Priority access

KayAndrews.jpgKay Andrews on establishing a statutory duty for councils to plan for specialised housing

Politics, as a former leader of the Labour Party once said, is all about priorities. And it should also be about giving priority to people whose needs are evidently greater than others and whose potential is diminished because they are not met.

One of the many failures of the Housing and Planning Bill, currently going through a prolonged stage of Lords Committee, is that it marginalises those in real need and who cannot exploit market forces. In particular, disabled people – old and young – with mobility difficulties and whose outstanding need is for accessible and adaptable homes. There is no place for them in the debate on ‘starter homes’, let alone when it comes to planning for the needs of the whole community.    

The fact is that the scale and depth of the problem is simply getting worse. The number of disabled people waiting for a home that meets their needs has risen by 17% in the last 5 years. ASPIRE has found that 86% of people with a spinal injury are unlikely to be discharged into a home that meets their physical needs. 300,000 disabled households live in accommodation which is simply unsuitable – according to Leonard Cheshire Disability. 24,000 wheelchair users are in urgent need of wheelchair accessible social or affordable housing. Many others need to be able to rent or buy homes where they can live decently and safely.

We all know that poor housing means poor health. But for disabled people, living in places which reduce their ability even further has a massive impact on their physical and mental health. This has been documented recently by Loughborough University and the anxiety, loss of independence and opportunity, and sense of despair is graphically described throughout the report. Tragically, 30% of the research participants revealed that they had even contemplated suicide. The extra costs to the NHS and the social care budget that follow from this failure are self-evident – including more weeks in hospital while awaiting suitable accommodation.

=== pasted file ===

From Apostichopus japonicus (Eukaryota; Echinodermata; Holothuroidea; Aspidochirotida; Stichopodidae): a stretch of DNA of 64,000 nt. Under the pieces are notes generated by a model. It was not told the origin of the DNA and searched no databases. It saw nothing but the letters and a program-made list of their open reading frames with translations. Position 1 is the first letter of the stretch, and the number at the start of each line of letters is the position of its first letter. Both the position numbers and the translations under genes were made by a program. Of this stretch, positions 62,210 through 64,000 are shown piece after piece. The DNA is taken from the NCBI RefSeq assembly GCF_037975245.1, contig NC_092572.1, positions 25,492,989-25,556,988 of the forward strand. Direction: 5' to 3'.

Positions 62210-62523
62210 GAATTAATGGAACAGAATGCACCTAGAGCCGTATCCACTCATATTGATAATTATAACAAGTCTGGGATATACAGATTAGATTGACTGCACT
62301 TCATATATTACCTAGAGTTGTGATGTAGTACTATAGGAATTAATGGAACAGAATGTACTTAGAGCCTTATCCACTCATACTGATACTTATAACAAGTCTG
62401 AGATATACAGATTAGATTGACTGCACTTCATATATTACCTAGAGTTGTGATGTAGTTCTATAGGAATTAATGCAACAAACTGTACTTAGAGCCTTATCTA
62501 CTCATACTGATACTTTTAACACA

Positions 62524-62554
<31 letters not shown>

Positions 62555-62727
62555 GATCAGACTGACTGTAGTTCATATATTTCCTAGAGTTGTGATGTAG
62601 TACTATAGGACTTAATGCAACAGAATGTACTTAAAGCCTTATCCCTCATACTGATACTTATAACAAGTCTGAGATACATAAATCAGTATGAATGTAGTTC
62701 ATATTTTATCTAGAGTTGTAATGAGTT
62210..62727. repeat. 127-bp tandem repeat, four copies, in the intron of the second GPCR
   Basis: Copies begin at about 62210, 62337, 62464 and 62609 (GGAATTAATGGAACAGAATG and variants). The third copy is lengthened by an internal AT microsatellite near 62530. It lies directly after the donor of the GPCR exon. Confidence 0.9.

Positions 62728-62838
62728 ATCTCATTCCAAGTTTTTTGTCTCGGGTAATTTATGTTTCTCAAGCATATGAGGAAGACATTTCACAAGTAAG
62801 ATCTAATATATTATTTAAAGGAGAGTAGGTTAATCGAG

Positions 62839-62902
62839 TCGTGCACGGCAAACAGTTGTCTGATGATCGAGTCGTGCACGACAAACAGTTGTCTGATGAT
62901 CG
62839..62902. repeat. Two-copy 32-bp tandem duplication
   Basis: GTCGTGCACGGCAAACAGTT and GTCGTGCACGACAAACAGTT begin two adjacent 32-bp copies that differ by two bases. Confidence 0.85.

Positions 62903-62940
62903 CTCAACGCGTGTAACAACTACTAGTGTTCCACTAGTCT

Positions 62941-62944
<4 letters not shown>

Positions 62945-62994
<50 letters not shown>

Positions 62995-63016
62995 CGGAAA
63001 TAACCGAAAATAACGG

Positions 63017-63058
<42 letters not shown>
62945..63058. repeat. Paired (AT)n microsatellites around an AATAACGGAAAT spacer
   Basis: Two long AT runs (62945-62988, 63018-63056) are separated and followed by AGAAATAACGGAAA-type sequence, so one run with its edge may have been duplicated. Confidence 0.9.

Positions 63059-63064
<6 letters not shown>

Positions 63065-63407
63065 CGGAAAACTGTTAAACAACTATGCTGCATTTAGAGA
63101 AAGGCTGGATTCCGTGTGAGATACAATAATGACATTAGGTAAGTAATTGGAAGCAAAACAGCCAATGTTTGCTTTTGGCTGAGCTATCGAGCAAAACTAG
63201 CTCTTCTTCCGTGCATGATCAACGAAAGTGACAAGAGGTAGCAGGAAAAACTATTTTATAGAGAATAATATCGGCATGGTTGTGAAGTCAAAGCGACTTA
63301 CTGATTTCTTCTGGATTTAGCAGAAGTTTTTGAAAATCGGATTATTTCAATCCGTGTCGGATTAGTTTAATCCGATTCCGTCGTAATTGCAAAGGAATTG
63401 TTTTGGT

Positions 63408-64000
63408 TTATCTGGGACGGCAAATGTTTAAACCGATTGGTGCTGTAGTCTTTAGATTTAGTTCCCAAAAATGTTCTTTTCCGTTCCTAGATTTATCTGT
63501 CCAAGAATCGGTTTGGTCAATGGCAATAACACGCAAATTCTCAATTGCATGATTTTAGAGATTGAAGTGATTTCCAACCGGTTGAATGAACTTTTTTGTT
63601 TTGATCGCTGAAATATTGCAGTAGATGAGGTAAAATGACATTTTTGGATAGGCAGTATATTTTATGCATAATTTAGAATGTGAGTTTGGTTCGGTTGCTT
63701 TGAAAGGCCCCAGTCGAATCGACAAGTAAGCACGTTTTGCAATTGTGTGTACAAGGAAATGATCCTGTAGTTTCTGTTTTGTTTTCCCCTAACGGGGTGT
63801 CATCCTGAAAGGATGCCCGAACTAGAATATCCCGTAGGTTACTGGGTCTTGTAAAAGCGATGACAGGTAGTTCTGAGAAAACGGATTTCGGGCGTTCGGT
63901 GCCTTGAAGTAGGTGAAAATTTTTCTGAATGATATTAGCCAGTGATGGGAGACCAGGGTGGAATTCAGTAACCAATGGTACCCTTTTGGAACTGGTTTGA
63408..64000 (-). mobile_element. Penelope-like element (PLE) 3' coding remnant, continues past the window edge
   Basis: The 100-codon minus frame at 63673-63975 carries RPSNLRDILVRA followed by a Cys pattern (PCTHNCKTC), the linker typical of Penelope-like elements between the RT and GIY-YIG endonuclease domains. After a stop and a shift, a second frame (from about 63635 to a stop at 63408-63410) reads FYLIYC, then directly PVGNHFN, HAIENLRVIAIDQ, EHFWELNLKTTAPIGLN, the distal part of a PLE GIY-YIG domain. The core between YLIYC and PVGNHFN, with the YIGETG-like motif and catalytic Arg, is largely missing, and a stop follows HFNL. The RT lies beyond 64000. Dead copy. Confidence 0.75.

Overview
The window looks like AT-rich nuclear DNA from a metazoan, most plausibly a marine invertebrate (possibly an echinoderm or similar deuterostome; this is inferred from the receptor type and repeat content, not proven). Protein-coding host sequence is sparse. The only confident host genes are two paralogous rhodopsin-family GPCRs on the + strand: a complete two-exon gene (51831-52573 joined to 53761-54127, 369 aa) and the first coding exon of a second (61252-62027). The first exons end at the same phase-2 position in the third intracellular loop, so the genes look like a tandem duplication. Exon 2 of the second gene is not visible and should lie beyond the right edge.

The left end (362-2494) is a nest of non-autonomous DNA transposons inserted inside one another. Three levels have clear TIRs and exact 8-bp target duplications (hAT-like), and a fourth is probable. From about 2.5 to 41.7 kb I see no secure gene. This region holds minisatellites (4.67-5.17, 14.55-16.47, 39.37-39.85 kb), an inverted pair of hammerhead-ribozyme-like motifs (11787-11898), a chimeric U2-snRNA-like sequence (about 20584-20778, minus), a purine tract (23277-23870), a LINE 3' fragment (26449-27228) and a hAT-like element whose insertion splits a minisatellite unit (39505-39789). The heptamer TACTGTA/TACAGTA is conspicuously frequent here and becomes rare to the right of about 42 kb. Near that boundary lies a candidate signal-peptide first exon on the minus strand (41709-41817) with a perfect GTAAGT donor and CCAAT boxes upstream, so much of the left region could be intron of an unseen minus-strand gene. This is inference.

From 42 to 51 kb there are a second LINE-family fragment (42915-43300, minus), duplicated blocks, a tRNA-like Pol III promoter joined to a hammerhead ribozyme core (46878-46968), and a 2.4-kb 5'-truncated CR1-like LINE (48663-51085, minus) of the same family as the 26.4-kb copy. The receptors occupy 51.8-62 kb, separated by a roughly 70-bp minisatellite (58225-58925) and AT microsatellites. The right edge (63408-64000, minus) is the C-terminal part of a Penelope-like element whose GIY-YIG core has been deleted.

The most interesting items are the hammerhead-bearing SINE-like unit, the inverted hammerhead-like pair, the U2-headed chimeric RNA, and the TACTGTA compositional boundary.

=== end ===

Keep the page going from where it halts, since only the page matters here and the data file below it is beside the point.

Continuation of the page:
At the current rate of allocation, it will take six years for people on the waiting list to be rehoused. The 8,000 specialist affordable homes promised by the government will barely touch the problem.

For a start, councils should know the extent and diversity of need across their local area, so they can plan as best to meet it. My amendment to the Bill is very simple. It seeks to impose a duty on all local authorities to specifically assess the level of need for ‘accessible and adaptable dwellings’ and ‘wheelchair user dwellings’, and to then make this explicit in local plans. Doing so would establish a statutory footing for the future supply of what is desperately needed.

Baroness Kay Andrews if a Labour Peer and former Minister at the Department for Communities and Local Government

Published 17th March 2016

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commented 2016-03-22 15:50:22 +0000
We desperately need accessible housing, our story is , no one really listens to what you need, think you are over prescribing , think you should put up & shut up. Be glad to have any roof over your head. No only affect disabled person but can in our case endanger those looking after the disabled person as well.

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